Florida Changing Rules To Allow Philosophy Majors To Teach Social Sciences In Public School
The move means the financial value of a philosophy degree may go up if they're allowed to teach.
To be, or not to be – a teacher?
Florida is changing its state rules to allow philosophy majors – for decades the targets of ruthless jokes about the usefulness of their college degrees – to teach social sciences in public schools.
Philosophy majors have included Supreme Court Justice David Souter and former Hewlett-Packard CEO Carly Fiorina.
The change is long overdue, said experts in the field. They describe misconceptions by critics who fail to understand that philosophy majors consider questions more broadly and creatively.
“They imagine people sitting on mountains and uttering cryptic sayings or something,” said Gene Witmer, undergraduate coordinator for philosophy students at the University of Florida.
The change expands the pool of teacher candidates for social science courses, which previously required a degree in social science, social studies, history, political science, geography, sociology, economics or psychology. It also means schools that teach philosophy can now hire instructors with a college degree in that field.
“Frankly, philosophy not being included was a historical oversight,” Education Commissioner Richard Corcoran said in an email.
The move means the financial value of a philosophy degree may go up: Gov. Ron DeSantis and the Republican-controlled Legislature this year increased the minimum teacher salaries in Florida to at least $47,500. That could ease the minds of anxious philosophy graduates and their families who helped pay their liberal arts tuition.
The regulatory change by the Department of Education is expected to be finalized later in September. The state is still soliciting the public’s input through Monday and will hold a hearing Wednesday at the Florida Holocaust Museum in St. Petersburg.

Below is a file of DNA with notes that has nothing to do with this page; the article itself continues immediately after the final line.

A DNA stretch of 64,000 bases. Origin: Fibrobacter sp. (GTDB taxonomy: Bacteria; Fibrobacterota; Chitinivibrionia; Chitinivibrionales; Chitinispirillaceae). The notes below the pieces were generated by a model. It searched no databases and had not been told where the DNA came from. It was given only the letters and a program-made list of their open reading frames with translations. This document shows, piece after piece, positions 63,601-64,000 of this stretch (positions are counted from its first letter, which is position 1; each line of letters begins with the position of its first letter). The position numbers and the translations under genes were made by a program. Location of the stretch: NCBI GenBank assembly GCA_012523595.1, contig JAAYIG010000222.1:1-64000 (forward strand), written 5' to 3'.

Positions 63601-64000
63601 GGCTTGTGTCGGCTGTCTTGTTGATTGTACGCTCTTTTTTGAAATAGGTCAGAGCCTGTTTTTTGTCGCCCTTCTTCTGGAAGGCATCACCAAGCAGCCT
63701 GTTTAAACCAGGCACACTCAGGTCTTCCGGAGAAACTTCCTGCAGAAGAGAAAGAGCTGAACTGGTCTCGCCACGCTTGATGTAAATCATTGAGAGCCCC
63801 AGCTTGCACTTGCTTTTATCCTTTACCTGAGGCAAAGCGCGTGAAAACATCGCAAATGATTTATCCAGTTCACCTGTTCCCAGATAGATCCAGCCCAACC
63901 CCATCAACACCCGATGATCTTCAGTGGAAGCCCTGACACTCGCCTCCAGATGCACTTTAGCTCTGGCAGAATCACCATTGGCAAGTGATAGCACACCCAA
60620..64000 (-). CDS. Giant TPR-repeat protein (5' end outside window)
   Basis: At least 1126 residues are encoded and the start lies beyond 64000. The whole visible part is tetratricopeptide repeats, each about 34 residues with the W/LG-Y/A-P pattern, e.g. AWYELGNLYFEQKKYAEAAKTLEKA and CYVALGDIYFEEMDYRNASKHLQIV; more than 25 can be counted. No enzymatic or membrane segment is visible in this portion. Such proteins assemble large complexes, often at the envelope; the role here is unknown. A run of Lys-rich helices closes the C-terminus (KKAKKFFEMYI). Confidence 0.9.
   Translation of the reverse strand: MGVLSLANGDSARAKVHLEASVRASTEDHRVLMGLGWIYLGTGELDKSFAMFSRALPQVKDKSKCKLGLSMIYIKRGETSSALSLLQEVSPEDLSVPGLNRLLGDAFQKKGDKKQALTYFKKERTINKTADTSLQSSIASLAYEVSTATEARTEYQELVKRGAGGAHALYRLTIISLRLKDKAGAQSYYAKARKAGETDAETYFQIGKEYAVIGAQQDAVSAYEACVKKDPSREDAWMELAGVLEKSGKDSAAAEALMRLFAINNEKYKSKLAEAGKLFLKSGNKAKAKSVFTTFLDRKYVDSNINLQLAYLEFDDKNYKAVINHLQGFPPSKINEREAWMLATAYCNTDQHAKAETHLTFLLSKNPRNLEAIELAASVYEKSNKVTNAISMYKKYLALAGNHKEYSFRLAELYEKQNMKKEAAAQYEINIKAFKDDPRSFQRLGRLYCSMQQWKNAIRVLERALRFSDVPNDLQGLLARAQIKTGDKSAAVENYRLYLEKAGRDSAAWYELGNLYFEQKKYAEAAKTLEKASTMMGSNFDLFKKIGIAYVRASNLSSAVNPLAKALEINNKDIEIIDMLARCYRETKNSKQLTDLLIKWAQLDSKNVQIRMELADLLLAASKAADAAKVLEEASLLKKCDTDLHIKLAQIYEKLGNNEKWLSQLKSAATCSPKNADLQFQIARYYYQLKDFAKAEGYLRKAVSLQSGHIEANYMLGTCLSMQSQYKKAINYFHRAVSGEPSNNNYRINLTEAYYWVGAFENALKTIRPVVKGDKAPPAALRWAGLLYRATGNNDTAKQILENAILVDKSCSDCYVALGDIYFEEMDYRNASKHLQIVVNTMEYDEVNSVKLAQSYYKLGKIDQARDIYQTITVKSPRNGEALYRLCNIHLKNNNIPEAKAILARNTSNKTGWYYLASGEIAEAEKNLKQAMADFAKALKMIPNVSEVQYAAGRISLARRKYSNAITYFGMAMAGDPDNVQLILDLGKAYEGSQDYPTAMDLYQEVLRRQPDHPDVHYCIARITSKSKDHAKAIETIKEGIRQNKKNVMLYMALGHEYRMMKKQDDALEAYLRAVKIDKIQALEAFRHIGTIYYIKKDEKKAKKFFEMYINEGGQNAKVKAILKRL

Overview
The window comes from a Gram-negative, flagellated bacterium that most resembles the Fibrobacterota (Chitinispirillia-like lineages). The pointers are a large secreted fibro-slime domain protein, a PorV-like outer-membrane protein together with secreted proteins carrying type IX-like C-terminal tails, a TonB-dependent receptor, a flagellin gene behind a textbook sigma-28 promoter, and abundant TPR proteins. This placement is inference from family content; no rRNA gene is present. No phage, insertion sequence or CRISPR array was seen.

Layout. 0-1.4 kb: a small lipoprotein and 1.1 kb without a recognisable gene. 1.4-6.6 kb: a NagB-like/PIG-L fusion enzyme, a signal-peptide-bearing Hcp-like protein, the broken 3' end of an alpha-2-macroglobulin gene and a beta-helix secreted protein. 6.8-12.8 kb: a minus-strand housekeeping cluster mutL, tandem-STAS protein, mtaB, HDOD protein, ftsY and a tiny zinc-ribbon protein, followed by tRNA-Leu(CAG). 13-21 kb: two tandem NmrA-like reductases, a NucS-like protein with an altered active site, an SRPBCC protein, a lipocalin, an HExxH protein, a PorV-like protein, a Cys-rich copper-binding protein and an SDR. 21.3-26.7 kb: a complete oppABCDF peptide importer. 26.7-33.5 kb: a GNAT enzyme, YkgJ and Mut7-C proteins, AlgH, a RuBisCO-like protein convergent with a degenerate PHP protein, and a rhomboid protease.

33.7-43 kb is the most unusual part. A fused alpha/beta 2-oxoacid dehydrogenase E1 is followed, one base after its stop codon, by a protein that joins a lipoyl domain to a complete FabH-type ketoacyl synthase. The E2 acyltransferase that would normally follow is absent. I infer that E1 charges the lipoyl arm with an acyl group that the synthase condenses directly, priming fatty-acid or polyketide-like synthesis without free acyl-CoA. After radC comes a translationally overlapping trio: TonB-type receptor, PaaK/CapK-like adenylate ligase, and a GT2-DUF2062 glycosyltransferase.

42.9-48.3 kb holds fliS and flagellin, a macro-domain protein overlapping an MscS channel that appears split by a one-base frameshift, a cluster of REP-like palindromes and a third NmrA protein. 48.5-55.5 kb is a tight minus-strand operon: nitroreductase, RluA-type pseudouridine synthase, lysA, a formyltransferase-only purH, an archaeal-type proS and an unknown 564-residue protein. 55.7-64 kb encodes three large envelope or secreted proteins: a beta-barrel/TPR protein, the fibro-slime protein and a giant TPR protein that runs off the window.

Social sciences typically include courses in psychology, sociology, political science, philosophy or economics. Such courses are not offered in every Florida classroom. They are contrasted with classes in the natural sciences, such as physics, biology, chemistry or astronomy.
So, how would philosophy majors approach a classroom?
Janelle Gormley, who grew up attending public schools in Florida, is a graduate teaching assistant and doctoral candidate in the Department of Philosophy at the University of Nebraska. She also teaches students between 11 and 16 years old there, encouraging her students to volunteer their ideas, isolate arguments and claims, and apply critical thinking to understand each other.
Gormley remembers teachers in her youth encouraging her to accept answers to questions she wanted to explore more fully.
“A multiple choice test would really stress me out at this point in my life,” she said. “I could provide an argument for each answer.”
Gormley said her teachers batted away her constant questions in class, and asking teachers to justify their instruction was considered disrespectful.
“Just because you said so isn’t a reason,” Gormley said. “I was just very frustrated because nobody could answer those questions.”
Philosophers stress wisdom, not memorizing a body of knowledge. The Socratic paradox – often attributed to the Greek philosopher – says, “I neither know nor think that I know.”
Gormley said she sees values in sharing philosophy principles with students in middle and high schools, when they begin to test boundaries and shape their identities.
This story was produced by Fresh Take Florida, a news service of the University of Florida College of Journalism and Communications. The reporter can be reached at firstname.lastname@example.org